PDA

View Full Version : My first warped blade



PetrifiedWood
08-01-2011, 10:06 AM
Tried a 3/16" piece of O1 steel yesterday.

I cut out the profile, and ground the bevel, then put it in the kiln cold. Ramped up to 1475 and held for 10 minutes, quenched in 130 degree mineral oil. After tempering twice at 425 degrees, I brought it back out to clean it up and notice a slight curve along it's length.

So, I stuck the blade in the vise with some round bits of scrap metal to apply pressure where I needed it, and had to really crank it over to bend it severely before it would stay straight.

I was really surprised at just how tough the steel had become, and I think my HT worked for this steel.

So my questions are:

Is it ok to straighten blades like this after tempering?

And, what steps can I take to prevent warping in the future?

jkf96a
08-01-2011, 02:03 PM
If you got away with straightening the blade, then it worked. Straightening cold is often a recipe for disaster. Much safer to clamp them just past straight and run them through a temper cycle. There's a good post on bladeforums about it. As far as not warping to begin with, there are several things that can help. One, make sure your blade is heated evenly. If it's laying flat on the floor of your kiln, it will warp. Stand it up on its spine or use a holder. Two, normalize a forged piece at least twice before quenching. Three, agitate the blade in the quench oil only spine to edge or tip to handle, never side to side. If you do all those things, some will still warp :) That's the cost of doing business.

PetrifiedWood
08-01-2011, 02:10 PM
If you got away with straightening the blade, then it worked. Straightening cold is often a recipe for disaster. Much safer to clamp them just past straight and run them through a temper cycle. There's a good post on bladeforums about it. As far as not warping to begin with, there are several things that can help. One, make sure your blade is heated evenly. If it's laying flat on the floor of your kiln, it will warp. Stand it up on its spine or use a holder. Two, normalize a forged piece at least twice before quenching. Three, agitate the blade in the quench oil only spine to edge or tip to handle, never side to side. If you do all those things, some will still warp :) That's the cost of doing business.

I think you might have solved it then! I agitated side to side in my quench. This was flat ground O1 steel bar stock so it wouldn't have had any hammer forging stresses. I had it in the rack that evenheat sells for use in their kilns, spine down. It actually rested on it's spine and did not touch the pins on the sides of the rack at all. But I did move it side to side in the oil after the quench and I guess that could have caused the problem.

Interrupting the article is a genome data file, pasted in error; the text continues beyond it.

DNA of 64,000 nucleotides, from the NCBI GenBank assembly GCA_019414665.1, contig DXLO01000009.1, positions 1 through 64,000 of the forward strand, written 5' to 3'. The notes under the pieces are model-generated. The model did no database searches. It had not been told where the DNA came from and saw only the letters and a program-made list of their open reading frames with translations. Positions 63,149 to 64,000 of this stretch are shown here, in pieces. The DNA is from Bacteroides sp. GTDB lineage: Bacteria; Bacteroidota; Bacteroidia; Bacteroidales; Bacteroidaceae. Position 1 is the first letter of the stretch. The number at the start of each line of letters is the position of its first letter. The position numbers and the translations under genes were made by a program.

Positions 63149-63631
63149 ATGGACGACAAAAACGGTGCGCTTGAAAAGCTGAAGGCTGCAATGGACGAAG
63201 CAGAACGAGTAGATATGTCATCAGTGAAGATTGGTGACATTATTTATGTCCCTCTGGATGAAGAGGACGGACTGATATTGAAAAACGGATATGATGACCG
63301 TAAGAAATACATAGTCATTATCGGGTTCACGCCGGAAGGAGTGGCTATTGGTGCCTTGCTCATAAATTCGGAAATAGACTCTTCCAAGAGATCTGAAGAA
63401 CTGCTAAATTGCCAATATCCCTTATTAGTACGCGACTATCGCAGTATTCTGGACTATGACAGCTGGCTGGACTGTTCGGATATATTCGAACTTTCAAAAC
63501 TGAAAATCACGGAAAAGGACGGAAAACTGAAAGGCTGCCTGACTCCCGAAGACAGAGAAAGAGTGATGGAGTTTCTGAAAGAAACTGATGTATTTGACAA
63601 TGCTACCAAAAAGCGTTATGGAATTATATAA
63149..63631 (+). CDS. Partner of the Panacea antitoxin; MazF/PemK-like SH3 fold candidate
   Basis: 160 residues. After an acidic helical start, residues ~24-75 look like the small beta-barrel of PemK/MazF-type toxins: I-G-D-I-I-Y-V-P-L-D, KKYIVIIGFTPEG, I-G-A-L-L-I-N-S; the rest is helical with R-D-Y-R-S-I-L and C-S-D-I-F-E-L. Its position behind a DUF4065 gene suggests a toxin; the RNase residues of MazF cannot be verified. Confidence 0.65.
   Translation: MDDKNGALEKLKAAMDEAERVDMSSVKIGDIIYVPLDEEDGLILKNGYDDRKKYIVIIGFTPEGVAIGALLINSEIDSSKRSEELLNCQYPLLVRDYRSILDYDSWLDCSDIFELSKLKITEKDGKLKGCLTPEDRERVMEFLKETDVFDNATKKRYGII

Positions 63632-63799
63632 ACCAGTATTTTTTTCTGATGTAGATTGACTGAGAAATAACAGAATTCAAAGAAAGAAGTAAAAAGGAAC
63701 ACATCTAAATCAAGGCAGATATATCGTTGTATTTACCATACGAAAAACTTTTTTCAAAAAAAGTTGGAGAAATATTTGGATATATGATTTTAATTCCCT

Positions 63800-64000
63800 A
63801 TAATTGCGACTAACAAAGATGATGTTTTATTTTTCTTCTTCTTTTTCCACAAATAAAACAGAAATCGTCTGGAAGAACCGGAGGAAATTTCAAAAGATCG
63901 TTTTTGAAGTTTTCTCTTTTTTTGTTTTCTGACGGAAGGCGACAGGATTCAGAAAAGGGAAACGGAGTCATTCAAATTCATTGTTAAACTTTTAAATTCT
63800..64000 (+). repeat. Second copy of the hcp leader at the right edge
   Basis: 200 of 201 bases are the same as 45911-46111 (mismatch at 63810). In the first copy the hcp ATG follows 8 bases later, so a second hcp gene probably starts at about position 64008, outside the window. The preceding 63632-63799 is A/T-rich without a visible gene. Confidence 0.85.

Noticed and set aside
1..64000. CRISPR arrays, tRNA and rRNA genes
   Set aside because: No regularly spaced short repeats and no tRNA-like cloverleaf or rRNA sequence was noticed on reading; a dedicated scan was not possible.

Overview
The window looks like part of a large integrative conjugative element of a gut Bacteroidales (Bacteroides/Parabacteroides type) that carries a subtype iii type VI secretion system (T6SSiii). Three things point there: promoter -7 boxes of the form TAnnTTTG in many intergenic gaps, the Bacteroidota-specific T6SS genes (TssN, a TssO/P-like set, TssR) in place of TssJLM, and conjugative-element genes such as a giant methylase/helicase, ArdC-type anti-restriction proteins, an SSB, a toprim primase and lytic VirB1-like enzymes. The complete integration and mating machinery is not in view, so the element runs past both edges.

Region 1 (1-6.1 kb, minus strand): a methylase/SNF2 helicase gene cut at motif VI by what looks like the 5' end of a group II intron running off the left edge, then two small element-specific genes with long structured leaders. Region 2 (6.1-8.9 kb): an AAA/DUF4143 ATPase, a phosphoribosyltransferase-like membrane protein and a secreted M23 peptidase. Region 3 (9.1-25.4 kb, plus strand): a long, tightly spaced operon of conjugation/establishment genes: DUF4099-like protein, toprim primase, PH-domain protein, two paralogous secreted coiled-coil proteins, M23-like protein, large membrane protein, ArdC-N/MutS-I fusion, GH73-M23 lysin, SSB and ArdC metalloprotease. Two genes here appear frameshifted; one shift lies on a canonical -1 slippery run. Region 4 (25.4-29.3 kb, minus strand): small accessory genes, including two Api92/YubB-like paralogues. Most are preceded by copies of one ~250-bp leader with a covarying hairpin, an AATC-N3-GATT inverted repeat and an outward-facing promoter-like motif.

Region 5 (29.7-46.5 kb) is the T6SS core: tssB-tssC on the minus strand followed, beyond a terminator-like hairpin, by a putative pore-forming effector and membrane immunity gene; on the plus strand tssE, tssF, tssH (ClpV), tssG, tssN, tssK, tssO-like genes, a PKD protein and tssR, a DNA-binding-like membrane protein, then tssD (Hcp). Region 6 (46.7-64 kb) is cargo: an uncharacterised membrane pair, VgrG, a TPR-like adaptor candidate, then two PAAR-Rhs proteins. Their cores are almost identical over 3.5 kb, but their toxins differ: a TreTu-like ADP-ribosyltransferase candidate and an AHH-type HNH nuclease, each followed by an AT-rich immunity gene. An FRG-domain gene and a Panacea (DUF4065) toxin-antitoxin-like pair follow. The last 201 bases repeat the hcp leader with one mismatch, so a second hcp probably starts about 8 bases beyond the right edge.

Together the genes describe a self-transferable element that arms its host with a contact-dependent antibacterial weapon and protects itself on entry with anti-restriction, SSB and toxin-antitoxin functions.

I hadn't thought of tempering in a clamp, but I didn't notice the warpage until after my second tempering cycle was over anyway. Would a third 2 hour temper hurt anything should I need to do this in the future?

jkf96a
08-01-2011, 02:35 PM
I've had no trouble with three or even four temper cycles when working with a crooked blade. You can get away with one hour cycles if you've already tempered and are just straightening.

Even though it wasn't forged, grinding can put stress into the steel. Wouldn't be too surprised if the surface grinding may have something to do with the warpage, but I think you're right that it was most likely the side to side agitation.

PetrifiedWood
08-01-2011, 06:27 PM
I've had no trouble with three or even four temper cycles when working with a crooked blade. You can get away with one hour cycles if you've already tempered and are just straightening.

Even though it wasn't forged, grinding can put stress into the steel. Wouldn't be too surprised if the surface grinding may have something to do with the warpage, but I think you're right that it was most likely the side to side agitation.

Thanks for your help and input. I appreciate it!

I'll give the clamp and temper method a try the next time I end up with a warped blade. I'm guessing it's best to run at least one temper cycle first before clamping to relieve some of the internal stress?

jkf96a
08-01-2011, 06:55 PM
Correct, I usually run the first temper before any clamping/straightening. Could probably get away with some minor clamping in the first temper cycle, but why push your luck?

PetrifiedWood
08-04-2011, 06:35 PM
Well I did another blade, this time in 5/32 O1 and agitated up and down, no warping! :)

The real test will be when I use the rest of that bar of 3/16" O1 and see what it does,